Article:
The Greater Amberjack, the tastiest blue fish in Ibiza

The most appreciated and famous fish of the Ibiza coast are white. Among them we find the grouper, the dentex, the red scorpionfish or the common scorpionfish, to give some examples. There is a blue fish, however, that competes with them in prestige: the Greater Amberjack, which in Ibiza is known as cirvia or cirviola, depending on the size, or also as verderol. In Spanish it is called Servia and in French sériole.

Its scientific name is Seriola dumerili, it is large in size (weighs between 300 grams and 85 kilos) and constitutes one of the most appreciated species in Japanese restaurants, where it is known as lemon fish. Its silky texture and mild flavor are an incentive to eat it raw. In Ibiza, however, it represents one of the bites that are often served grilled, either alone or with other seafood on a barbecue, or as part of seafood stews.

In Ibiza many amateur fishermen enjoy intensely trolling it, with the llaüt in motion, as it is a very vigorous and battle-taking fish. When it itches, it shows well. Physically it stands out for the greenish blue coloration of the back and the yellow stripe that goes from the mouth to the dorsal, treading on the eye. Its name, lemon fish, comes from this curious nuance. The tail, like all the fish of the Carangidae family, is shaped like a vee and its body is extraordinarily aerodynamic, with great swimming power. As we said, it is a tremendously fighting species, which makes depth changes when it is in danger.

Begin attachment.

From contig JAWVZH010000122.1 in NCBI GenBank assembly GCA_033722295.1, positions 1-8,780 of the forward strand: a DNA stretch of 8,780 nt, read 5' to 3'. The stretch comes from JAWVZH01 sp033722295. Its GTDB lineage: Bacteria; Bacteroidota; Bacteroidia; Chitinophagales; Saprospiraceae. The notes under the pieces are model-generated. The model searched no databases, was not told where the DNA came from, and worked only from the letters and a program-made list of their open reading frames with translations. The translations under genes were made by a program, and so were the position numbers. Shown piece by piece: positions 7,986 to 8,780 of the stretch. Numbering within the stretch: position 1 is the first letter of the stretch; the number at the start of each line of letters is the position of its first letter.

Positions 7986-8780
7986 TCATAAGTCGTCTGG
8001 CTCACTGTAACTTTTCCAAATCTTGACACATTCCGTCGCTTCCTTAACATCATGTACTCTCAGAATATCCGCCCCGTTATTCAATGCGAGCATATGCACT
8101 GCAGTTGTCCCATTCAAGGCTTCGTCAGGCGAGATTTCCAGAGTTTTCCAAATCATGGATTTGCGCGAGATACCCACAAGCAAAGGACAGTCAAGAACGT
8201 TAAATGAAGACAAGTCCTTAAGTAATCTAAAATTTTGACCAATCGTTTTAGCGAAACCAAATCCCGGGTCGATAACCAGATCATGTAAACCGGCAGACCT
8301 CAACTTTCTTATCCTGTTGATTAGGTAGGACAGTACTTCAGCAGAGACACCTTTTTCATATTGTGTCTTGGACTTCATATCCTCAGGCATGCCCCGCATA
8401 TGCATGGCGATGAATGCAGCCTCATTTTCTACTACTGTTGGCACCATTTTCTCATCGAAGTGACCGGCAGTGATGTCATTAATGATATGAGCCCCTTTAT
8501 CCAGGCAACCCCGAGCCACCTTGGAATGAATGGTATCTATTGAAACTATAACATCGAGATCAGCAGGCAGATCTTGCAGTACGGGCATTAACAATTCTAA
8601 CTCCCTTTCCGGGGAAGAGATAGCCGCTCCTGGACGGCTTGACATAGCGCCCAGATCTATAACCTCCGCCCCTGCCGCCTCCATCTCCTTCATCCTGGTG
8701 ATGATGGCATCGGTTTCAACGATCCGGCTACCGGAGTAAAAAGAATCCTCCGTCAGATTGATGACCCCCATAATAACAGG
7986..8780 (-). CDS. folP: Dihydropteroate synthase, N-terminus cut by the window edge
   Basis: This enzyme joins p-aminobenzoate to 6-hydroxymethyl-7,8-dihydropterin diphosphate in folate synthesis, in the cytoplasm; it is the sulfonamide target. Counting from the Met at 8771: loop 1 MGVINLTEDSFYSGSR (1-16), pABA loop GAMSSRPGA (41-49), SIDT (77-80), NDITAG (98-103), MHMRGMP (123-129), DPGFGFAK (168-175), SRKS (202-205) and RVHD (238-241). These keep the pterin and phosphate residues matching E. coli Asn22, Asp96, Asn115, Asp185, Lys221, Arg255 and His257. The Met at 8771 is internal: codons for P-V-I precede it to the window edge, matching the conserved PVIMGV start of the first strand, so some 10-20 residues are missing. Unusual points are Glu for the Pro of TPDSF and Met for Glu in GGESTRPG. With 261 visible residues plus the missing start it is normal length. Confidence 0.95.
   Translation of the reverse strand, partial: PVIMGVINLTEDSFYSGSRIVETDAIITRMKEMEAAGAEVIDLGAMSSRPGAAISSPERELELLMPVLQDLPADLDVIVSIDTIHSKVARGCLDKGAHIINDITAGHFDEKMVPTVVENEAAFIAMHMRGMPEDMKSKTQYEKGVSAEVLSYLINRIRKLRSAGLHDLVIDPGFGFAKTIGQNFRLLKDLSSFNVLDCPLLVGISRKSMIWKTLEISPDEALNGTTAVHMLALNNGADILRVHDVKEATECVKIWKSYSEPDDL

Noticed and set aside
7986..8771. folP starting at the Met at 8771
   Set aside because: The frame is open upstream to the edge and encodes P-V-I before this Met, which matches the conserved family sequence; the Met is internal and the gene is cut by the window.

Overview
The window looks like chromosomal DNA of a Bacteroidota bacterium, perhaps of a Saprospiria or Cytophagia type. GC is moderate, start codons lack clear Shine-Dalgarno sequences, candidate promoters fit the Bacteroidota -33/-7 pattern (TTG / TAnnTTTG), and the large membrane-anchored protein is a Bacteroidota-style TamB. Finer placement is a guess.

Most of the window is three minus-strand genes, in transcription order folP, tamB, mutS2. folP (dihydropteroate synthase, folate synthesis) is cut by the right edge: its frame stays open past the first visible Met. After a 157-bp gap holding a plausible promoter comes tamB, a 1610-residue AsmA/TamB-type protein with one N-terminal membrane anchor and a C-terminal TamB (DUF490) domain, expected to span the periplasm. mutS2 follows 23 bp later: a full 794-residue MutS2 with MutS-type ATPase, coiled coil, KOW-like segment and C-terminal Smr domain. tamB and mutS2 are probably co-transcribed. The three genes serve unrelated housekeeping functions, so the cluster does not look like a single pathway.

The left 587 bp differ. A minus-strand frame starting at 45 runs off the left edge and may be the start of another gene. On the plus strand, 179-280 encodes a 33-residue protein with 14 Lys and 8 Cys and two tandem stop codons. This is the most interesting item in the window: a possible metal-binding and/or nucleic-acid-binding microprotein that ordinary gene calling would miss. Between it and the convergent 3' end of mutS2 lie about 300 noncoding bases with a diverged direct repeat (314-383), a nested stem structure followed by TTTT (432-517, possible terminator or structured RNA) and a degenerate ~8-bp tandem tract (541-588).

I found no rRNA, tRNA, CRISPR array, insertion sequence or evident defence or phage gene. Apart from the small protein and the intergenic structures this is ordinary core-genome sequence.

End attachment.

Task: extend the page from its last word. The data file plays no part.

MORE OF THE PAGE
The servia inhabits rocky or sandy areas, from 20 to 350 meters deep. While in winter it looks for very deep waters, in spring and summer, which is the breeding season, it approaches the coast. Females reach maturity between 3 and 5 years of age, when they reach a measurement of about 110 centimeters. Males are adults between 2 and 5 years old and grow to over 115 centimeters. Their favorite food is cuttlefish and squid, but they also eat bogas and horse mackerel.

A real delicacy, with meat so tasty and delicate that it does not require condiments. In Ibiza’s homes it is usually prepared grilled, seasoned with a mince of garlic and parsley, lemon juice and olive oil.

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